Travel from infinity to 0.9m: 54.7380- 51.6 and is 3.1380

    The difference in travel between 3.2514mm for the Jupiter-8 and J-3 and the 3.1380mm for the Leica can be made up by increasing te thickness of the shim, and relying on the Sonnar focus shift for infinity.
  6. http://fedka.com/catalog/product_info.php?cPath=24&products_id=74


    Fedka lists the technical specs of the Jupite-8 and Jupiter-3. Not to hard to figure out they are made to the Zeiss standard. Once you understand the reason why a Jupiter-8 and Jupiter-3 does not focus properly on a Leica, it's easy to correct for the difference.
  7. Brian;
    The flaw in your presentations is many of us have many of our Jupiter-8's that do focus spot on at infinity and mid and close up.
    Thus these great J8's do not need ANY shims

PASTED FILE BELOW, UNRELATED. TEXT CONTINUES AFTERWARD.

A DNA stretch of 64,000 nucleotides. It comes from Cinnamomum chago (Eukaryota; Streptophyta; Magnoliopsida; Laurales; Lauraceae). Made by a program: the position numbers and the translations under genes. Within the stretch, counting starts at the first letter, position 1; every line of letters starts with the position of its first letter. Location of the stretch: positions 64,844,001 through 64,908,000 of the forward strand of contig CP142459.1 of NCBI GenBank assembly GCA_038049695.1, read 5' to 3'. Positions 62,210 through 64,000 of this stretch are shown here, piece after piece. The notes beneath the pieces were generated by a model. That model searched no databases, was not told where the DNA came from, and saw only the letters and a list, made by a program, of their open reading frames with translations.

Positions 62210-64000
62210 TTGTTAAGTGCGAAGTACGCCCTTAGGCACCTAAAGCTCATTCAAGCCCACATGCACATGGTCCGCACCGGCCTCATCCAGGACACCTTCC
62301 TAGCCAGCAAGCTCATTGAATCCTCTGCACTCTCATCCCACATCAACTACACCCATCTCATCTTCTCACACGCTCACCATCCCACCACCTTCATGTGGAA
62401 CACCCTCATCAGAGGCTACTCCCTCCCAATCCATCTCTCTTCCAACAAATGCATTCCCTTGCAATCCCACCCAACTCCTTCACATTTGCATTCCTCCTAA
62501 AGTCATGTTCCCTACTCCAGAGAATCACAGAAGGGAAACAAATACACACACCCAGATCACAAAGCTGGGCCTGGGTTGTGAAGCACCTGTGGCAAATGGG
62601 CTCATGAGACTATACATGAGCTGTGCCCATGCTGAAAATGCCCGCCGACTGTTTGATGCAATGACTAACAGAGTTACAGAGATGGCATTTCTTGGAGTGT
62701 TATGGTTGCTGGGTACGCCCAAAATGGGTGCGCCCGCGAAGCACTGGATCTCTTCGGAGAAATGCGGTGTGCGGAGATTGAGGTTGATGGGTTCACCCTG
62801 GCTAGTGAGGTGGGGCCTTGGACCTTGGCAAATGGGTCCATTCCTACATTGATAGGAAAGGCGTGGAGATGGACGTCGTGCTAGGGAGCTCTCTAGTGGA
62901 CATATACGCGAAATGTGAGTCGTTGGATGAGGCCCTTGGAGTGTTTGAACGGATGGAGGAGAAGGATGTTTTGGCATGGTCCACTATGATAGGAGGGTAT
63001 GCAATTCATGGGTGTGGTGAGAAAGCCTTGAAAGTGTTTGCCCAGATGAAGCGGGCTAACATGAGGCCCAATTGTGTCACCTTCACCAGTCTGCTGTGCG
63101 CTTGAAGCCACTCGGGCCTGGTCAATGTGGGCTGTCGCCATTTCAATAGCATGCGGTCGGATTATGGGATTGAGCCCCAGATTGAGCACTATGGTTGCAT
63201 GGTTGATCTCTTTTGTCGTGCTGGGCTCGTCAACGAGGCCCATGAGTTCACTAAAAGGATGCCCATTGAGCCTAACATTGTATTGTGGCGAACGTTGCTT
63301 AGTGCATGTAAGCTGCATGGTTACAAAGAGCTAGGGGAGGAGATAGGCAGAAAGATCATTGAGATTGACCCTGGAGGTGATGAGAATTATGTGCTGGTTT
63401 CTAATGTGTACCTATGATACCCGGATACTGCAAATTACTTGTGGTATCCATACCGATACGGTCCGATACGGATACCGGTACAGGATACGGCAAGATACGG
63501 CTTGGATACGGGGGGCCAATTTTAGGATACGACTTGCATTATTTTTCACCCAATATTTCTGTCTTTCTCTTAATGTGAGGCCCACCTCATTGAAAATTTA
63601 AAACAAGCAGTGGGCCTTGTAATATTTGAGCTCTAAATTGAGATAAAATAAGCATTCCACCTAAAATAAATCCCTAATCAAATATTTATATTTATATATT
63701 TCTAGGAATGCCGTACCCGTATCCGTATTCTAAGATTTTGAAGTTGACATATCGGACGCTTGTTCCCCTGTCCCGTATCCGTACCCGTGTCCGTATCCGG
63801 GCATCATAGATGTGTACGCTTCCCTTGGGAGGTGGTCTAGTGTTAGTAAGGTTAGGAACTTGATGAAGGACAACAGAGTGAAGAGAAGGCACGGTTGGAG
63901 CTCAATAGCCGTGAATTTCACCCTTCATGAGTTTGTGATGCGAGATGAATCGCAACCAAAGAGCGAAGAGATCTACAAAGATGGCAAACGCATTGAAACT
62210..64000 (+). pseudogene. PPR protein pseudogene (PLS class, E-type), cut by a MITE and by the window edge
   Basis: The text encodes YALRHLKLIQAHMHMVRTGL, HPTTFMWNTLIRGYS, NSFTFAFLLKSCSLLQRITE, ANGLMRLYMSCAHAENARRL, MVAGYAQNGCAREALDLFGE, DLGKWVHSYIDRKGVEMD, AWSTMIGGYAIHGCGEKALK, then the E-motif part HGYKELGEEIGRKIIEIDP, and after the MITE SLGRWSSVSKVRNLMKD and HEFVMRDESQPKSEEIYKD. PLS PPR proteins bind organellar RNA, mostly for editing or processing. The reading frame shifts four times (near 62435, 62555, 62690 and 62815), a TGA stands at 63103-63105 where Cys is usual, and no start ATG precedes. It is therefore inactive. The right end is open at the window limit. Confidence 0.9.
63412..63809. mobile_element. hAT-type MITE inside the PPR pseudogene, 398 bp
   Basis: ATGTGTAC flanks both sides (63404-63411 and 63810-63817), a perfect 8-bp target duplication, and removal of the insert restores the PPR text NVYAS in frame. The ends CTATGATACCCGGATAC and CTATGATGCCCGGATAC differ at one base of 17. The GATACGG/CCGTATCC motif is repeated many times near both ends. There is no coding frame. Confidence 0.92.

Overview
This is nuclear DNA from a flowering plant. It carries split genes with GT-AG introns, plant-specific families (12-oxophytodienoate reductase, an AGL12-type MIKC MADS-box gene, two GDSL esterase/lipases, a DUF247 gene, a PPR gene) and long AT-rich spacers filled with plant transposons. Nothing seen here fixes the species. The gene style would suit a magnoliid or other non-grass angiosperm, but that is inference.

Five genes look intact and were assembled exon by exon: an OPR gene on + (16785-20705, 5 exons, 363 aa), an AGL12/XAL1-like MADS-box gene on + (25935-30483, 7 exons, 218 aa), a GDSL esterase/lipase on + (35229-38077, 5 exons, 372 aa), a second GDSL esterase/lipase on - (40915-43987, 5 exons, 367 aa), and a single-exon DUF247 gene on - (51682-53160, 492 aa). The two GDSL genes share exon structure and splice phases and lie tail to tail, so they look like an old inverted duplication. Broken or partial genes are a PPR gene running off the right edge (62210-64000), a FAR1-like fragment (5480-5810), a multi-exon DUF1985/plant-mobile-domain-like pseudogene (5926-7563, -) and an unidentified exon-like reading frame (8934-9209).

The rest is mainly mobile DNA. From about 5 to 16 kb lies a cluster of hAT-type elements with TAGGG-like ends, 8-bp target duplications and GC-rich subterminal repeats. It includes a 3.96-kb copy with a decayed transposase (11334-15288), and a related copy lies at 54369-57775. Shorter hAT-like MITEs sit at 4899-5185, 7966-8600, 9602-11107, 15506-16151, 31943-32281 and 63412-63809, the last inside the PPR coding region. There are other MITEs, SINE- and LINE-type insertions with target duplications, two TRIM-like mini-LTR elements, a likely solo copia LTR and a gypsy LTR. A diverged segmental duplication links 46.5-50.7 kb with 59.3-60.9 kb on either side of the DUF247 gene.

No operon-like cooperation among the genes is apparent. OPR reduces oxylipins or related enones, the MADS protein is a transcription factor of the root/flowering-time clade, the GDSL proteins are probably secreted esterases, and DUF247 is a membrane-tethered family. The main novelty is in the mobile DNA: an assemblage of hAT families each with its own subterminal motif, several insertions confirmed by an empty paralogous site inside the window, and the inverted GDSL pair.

Thus these groups of J8's were built to the Leica standard
    That is why there is so varied opinions on Russian lenses.
    Your theory does not explain how many of us have owned many J8's that do focus spot on.
    The best Russian lenses I have are bought from not the USA.
    In the early days of Ebay I sold many many hundreds of Zorki's with J8's. The first J8 I used I bought back in the 1970's for 2 dollars as used.
    It was not until the internet came out that these theories started.
    They are basing these on lenses that are used, 1/2 century old, worn and with a rather poor build quality that varied.
  8. There is no flaw. There is no theory. There are Specification Sheets for the lens, and the laws of physic. The specificaltion sheets give the focal length as being the Zeiss standard. The formula for focal length gives the resulting error.